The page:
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CURWOOD: It’s Living on Earth. I’m Steve Curwood.
The more things change the more they stay the same, goes the French aphorism, and popular author Barbara Kingsolver has a brilliant take on these unsettling times in her new novel Unsheltered. It’s a creative look at a family’s crisis in modern America, layered over the narrative of a story that unfolded in the same New Jersey town over a century earlier. Vineland, New Jersey, was first settled in the late 1800’s as a utopian experiment and the social issues there, as imagined in Barbara Kingsolver’s book, Unsheltered resonate equally with America’s reality back then and today. She joins us now, welcome back to Living on Earth!
KINGSOLVER: Hi, thanks for having me.
CURWOOD: Barbara Kingsolver, this is your first novel in, what, six years? So, what brought you the idea of writing what became Unsheltered now?
KINGSOLVER: Well, it's one of those books that took a while to cook. I spent several years thinking about how to write about paradigm shift. That's what I think we're doing right now. I think we're in the moment when so many things that we've always believed in as truths unquestionable are suddenly starting to feel not true anymore. It's a moment that feels like crisis, like the end of the world as we know it. And when I say permanent truths, things like, well, like there will always be a job at the end of the college degree or tenure at the end of the track or a pension at the end of a career or good health care or even things like ice on the poles that will stay frozen, or that there will always be more fish in the sea. We're reaching a moment in history when all those shelters are failing us.
CURWOOD: So, your device, if I can use that word...
KINGSOLVER: Of course.
CURWOOD: ...is to have two families living more than a century apart in the same house.
KINGSOLVER: Right, and of course, it's falling down.
KINGSOLVER: It's literally falling down.
CURWOOD: And that's another thing that is in question these days. Where is it safe to live? You know the occasional hurricane or maybe there's going to be a huge forest fire or whatever. In fact, you yourself you moved from the southwest back to Virginia because you could see that there ain’t going to be too much water there in Arizona.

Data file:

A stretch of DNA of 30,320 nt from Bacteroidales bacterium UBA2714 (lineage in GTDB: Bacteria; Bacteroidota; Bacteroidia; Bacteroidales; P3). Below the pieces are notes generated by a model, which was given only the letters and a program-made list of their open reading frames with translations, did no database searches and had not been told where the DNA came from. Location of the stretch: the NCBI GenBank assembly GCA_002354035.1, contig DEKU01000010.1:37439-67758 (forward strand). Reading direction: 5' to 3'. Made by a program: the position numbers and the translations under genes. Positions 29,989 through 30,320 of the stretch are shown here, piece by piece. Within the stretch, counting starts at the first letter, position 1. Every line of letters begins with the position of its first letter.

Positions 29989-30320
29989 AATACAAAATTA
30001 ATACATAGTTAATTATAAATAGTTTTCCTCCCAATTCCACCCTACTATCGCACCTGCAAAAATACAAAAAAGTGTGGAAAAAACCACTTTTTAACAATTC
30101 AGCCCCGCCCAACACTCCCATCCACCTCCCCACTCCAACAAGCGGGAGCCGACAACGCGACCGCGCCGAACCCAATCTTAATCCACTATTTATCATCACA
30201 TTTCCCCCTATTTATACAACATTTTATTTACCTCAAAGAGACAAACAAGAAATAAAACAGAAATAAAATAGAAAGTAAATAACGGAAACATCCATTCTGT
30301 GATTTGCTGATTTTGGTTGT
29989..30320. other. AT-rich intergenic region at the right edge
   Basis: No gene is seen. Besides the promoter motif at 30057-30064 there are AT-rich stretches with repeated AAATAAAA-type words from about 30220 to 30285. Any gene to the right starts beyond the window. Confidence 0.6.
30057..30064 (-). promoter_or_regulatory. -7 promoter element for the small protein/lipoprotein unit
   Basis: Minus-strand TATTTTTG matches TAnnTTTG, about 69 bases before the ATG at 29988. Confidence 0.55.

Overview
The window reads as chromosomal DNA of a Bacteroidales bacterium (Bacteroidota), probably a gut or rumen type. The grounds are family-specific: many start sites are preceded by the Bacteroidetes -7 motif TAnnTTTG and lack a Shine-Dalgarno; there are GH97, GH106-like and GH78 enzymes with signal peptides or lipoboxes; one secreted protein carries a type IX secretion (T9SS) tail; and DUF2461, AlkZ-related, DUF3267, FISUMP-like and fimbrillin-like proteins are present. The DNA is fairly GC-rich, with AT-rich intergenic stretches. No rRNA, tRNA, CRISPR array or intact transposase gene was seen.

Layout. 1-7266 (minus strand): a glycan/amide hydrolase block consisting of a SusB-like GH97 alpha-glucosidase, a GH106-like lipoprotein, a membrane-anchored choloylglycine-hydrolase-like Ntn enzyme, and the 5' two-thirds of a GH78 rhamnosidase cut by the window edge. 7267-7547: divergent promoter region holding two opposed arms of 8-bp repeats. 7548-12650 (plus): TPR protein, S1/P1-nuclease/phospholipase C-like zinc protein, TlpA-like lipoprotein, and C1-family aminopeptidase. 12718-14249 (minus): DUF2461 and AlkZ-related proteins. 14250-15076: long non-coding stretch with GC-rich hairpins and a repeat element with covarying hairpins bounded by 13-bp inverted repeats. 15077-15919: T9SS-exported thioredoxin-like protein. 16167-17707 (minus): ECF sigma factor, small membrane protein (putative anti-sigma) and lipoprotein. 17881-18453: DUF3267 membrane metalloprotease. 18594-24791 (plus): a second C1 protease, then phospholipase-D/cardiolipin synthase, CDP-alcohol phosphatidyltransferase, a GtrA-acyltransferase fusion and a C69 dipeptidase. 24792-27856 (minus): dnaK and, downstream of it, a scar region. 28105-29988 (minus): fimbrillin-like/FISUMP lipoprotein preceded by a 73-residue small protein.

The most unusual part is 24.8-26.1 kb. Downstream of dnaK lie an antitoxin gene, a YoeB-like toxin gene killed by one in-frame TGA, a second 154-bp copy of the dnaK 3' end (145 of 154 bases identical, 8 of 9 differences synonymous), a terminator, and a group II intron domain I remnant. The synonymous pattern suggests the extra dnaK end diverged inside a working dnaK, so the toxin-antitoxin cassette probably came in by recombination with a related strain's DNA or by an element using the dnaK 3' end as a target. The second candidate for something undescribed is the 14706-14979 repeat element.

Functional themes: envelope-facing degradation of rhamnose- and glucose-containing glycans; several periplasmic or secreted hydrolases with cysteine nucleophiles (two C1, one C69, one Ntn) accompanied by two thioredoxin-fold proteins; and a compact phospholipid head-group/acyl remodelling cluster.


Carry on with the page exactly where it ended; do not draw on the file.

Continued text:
KINGSOLVER: Exactly. It was already functioning kind of like a spaceship. That everything people used there needed to be brought in from the outside. And in fact, we are kind of living on a spaceship. And we've been living on it for so long, I mean, well, not in terms of human evolution but in terms of present civilization. We've been operating on the presumption that our culture and our economy can grow infinitely. Just the presumption of infinite growth has to end somewhere. And we just keep throwing more of the same old request at the world of give me more. Let's grow more. Growth and consumption are seen to be the answer to our prayers. So, what happens when it seems like you're praying the wrong prayer?
CURWOOD: So, if I were to go through the various issues that are confronting people today, aside from the fact that it does seem like things are kind of falling apart, just sort of randomly you address parenting, romance among grownups, women in science, evolution, climate, feral cats, botany, fresh local food, suicide, tenure...oh, and did I leave out Trump?
KINGSOLVER: [LAUGHS] He's not mentioned by name. Any resemblance to people living are dead, pure coincidence.
CURWOOD: I see. The lawyer told you to say that.
KINGSOLVER: I don't want to get those tweets.
CURWOOD: [LAUGHS] Now, without giving too much away, let's talk some more about the historical aspects of this book. The next door neighbor, Mary Treat, is very much a real scientist. What lured you to include Mary Treat in the story.
KINGSOLVER: In the 21st century story, these are all characters of my invention living through real uncertainty. However, the characters living sort of at the corner of Sixth Street and disaster in 1875 are real. They're mostly real people. So, Mary Treat, the naturalist who is the next door neighbor who becomes a kind of a larger than life figure. She was real. She's a real person who I found fascinating to research. She really was the lightning rod for this novel that it took me to Vineland. As I said, I was thinking for a couple of years about how to get into this big question about how people behave in times of crisis, and I had chosen...I knew that I wanted to set it in two different centuries and my historical story around the time of the release of Darwin's two books. Which just pretty much blew everybody's mind, not generally in a good way, mostly for the worse. It was really unsettling, powerfully disorienting for people to encounter the proposition that possibly humans were not put here to rule the Earth, that we actually are part of the Earth. It was really hard for people to accept that. In fact, it's hard for people to accept that now.